Good Food

Tuesday, April 30, 2013

Is granola good for you?

how healthy is Granola


There’s been a long-standing debate about whether granola merits its reputation as the “healthy person’s cereal.” So we had to ask the question: Is granola really good for you? Or does it just have great PR and marketing?

We looked closely at granola’s nutrition facts with the help of Melissa O’Shea, MS, RD, the director of nutrition at Exhale Spa.

Here’s the good news first: granola’s oats deliver impressive numbers in fiber and iron, while nuts and seeds give heart-healthy unsaturated fats, she says. But along with these benefits, granola can be very high in calories, oils you don’t need, and contain scoops of sugar with healthy-sounding names.

That doesn’t mean granola must be forever banished from your breakfast bowl, O’Shea says. “Granola can be a part of a healthy diet, if you know what to look for.”

Here are six things O’Shea suggests you suss out about granola before you dip your spoon in:

1. Check the sugar. Granola can be loaded with sugar. But instead of high-fructose corn syrup, which you might be scanning the label for, it goes by healthier-sounding names, O’Shea says. “Evaporated cane juice, molasses, brown rice syrup, oat syrup solids—those are all sugar sources.” She advises you aim for 8 grams of sugar per serving or less.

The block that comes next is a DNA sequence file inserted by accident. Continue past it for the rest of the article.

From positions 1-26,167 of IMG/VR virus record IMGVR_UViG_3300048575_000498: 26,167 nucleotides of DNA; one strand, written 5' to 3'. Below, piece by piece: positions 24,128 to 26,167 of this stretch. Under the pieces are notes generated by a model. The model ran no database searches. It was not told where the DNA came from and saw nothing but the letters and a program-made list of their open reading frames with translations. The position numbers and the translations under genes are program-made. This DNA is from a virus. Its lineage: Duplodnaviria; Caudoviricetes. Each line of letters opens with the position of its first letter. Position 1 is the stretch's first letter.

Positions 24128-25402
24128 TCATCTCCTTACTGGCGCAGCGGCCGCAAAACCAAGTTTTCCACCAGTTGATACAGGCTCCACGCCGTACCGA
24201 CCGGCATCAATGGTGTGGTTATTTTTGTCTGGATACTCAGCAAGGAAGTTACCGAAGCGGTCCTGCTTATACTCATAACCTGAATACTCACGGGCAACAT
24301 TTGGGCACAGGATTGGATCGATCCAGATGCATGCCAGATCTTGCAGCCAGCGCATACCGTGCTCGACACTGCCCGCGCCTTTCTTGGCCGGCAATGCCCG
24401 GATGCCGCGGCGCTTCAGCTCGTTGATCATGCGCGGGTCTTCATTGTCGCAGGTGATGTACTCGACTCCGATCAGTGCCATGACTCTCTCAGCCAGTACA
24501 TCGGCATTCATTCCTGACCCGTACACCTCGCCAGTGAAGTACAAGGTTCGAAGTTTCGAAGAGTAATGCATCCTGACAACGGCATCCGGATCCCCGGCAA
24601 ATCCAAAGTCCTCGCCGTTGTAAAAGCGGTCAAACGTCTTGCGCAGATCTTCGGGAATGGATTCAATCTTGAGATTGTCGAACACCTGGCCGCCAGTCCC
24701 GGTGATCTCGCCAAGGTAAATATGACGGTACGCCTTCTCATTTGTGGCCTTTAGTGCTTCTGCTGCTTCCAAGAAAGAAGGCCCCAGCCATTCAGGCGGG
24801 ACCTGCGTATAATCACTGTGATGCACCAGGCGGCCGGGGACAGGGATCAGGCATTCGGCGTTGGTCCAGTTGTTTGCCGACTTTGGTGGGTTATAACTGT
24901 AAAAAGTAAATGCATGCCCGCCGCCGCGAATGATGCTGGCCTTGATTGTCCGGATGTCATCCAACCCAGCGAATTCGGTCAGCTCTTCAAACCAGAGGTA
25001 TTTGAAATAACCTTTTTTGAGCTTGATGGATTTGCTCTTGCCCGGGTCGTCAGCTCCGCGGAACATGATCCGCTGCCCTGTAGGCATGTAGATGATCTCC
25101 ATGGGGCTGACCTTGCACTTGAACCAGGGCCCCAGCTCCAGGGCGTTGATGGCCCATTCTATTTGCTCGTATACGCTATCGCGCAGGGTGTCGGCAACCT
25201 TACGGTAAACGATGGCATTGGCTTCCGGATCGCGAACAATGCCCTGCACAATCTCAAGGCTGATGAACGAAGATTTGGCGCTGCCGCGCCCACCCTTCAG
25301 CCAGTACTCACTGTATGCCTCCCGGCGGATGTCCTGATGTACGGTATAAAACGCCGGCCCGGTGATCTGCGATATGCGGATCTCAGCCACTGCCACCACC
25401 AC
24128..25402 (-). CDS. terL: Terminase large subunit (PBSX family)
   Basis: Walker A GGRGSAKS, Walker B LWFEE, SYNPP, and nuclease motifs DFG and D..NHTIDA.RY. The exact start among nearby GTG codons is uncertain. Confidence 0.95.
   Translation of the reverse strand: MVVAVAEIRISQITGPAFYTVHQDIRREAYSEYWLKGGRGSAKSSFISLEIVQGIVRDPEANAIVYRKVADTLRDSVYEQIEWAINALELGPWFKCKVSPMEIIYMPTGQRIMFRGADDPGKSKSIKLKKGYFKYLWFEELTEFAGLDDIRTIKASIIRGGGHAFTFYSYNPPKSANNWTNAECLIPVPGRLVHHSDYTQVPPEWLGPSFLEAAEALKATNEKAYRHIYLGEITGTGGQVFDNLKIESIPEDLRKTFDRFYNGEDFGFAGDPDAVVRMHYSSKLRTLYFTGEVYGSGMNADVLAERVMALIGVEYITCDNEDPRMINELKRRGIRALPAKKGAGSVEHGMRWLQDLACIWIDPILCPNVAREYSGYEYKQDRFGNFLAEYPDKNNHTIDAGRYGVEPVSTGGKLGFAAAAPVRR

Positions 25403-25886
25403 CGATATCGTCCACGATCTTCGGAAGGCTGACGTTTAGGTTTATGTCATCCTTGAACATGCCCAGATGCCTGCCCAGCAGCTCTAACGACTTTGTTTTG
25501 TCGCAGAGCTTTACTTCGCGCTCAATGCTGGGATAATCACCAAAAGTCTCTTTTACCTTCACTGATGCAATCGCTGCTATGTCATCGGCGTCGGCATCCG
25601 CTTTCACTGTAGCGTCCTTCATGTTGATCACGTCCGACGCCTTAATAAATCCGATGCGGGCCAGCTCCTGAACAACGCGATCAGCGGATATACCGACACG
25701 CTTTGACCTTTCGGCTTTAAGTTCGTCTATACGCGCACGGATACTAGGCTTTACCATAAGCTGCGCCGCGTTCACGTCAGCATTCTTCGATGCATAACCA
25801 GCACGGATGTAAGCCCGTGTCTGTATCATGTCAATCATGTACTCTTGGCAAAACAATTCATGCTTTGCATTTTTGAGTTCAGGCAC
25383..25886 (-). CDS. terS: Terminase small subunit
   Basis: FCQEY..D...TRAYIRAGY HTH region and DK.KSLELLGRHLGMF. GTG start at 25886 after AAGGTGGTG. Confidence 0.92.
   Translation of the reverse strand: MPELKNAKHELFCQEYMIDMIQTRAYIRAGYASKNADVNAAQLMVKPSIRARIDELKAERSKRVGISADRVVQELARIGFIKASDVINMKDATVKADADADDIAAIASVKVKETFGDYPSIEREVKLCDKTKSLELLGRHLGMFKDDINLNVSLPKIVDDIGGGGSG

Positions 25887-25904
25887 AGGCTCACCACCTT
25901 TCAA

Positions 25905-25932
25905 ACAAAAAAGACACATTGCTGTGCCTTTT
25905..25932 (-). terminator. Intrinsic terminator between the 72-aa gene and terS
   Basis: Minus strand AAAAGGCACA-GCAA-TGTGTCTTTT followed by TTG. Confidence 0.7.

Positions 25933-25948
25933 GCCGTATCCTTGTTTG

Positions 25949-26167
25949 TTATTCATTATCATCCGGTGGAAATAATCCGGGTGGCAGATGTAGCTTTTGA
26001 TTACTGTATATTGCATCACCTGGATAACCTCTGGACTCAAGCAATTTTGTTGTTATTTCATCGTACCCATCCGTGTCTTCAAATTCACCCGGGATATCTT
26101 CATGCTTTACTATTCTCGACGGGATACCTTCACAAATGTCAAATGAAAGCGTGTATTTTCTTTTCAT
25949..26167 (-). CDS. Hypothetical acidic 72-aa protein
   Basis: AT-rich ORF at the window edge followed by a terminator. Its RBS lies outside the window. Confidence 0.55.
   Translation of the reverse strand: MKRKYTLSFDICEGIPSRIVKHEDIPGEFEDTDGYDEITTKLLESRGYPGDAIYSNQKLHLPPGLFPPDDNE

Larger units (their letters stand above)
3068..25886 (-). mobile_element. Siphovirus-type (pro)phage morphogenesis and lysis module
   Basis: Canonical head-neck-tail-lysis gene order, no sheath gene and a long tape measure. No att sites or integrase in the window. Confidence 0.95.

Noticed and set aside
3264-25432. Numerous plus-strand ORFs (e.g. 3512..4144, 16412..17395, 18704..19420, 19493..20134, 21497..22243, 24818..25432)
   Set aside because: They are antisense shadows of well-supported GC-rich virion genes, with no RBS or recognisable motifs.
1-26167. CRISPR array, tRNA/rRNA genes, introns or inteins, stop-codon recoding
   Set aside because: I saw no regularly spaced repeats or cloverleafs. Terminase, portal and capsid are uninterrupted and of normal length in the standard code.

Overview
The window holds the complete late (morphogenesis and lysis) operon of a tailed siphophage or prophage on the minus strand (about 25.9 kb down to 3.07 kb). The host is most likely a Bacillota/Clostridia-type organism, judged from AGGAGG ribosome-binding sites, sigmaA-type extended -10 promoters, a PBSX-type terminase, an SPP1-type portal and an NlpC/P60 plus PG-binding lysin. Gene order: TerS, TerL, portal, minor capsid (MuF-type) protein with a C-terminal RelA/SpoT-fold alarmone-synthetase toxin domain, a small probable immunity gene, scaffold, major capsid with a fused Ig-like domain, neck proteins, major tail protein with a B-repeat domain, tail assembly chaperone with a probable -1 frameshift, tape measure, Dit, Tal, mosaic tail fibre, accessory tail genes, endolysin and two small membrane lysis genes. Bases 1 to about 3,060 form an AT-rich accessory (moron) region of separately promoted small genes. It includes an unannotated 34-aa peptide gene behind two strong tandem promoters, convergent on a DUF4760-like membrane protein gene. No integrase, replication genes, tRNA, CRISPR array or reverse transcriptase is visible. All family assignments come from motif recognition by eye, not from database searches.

2. Watch the calories. These typically amount to several hundred calories per serving size. Healthier granolas have less than 200 calories per ¼ cup serving, 270 calories per 1/3 cup serving, or 400 calories per ½ cup serving, says O’Shea.

3. Keep portion size small. This point is key: “The serving size for granola is smaller than cereal, not a whole bowl,” says O’Shea. Typically it’s a quarter or a third of a cup. So rather than filling up a bowl with only granola and milk, she suggests using granola to enhance other healthy food items. “Toss a few tablespoons on your Greek yogurt or oatmeal,” she says.

4. Trim the fat. “A lot of granolas contain heart-healthy unsaturated fats from nuts and omega-3s from seeds,” O’Shea says. “But even they can still add up.” Look for granolas that have between 2 and 3 grams of fat per quarter cup serving. For example, Kind Healthy Grain Vanilla Blueberry Clusters with Flax Seeds has 3 grams.

5. Source the oils. Many granola varieties list palm oil and hydrogenated oils on their ingredient list. With their high saturated fat, these oils are bad for the heart. Small-batch companies like Purely Elizabeth and Early Bird swap out these out for healthier alternatives like organic coconut oil and extra-virgin olive oil, respectively.

6. Scan for fillers. Even the ingredient list on healthy-leaning brands can contain so surprises, like inulin (a soluble fiber that can cause digestive problems), soy protein isolate, and other sneaky ingredients. —Amy Eley

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